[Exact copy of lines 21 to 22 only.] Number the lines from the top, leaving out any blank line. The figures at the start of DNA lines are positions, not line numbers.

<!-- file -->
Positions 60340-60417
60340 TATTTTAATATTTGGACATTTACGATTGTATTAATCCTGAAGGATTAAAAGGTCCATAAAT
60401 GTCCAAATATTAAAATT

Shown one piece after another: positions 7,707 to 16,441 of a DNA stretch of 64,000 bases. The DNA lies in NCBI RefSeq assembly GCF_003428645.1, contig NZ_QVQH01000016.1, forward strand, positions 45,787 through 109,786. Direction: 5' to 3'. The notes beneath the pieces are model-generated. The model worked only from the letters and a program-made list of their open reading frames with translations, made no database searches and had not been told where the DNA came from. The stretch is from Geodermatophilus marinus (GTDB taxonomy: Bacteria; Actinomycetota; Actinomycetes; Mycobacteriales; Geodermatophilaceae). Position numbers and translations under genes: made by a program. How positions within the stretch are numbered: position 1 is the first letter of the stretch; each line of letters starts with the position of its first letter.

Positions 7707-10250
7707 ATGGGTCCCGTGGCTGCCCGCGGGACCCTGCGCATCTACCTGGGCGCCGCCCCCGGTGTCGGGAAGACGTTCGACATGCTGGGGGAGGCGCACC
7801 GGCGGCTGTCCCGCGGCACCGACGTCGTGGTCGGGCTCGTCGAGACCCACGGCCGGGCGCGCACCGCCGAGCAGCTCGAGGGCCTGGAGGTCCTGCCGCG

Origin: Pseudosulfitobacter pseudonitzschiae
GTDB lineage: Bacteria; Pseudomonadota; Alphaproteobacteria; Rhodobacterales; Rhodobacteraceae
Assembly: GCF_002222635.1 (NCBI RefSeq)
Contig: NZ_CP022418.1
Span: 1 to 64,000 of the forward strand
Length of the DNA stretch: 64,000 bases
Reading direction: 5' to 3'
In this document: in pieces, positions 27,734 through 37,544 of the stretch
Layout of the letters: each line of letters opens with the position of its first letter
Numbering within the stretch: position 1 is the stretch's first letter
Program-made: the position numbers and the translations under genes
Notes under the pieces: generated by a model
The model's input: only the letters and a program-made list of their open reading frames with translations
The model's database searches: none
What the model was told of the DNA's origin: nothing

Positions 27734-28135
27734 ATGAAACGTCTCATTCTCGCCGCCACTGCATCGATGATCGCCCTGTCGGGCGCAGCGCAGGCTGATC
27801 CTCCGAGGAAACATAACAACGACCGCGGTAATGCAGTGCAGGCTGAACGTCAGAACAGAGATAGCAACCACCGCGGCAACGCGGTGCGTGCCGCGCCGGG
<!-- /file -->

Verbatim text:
The model's database searches: none
What the model was told of the DNA's origin: nothing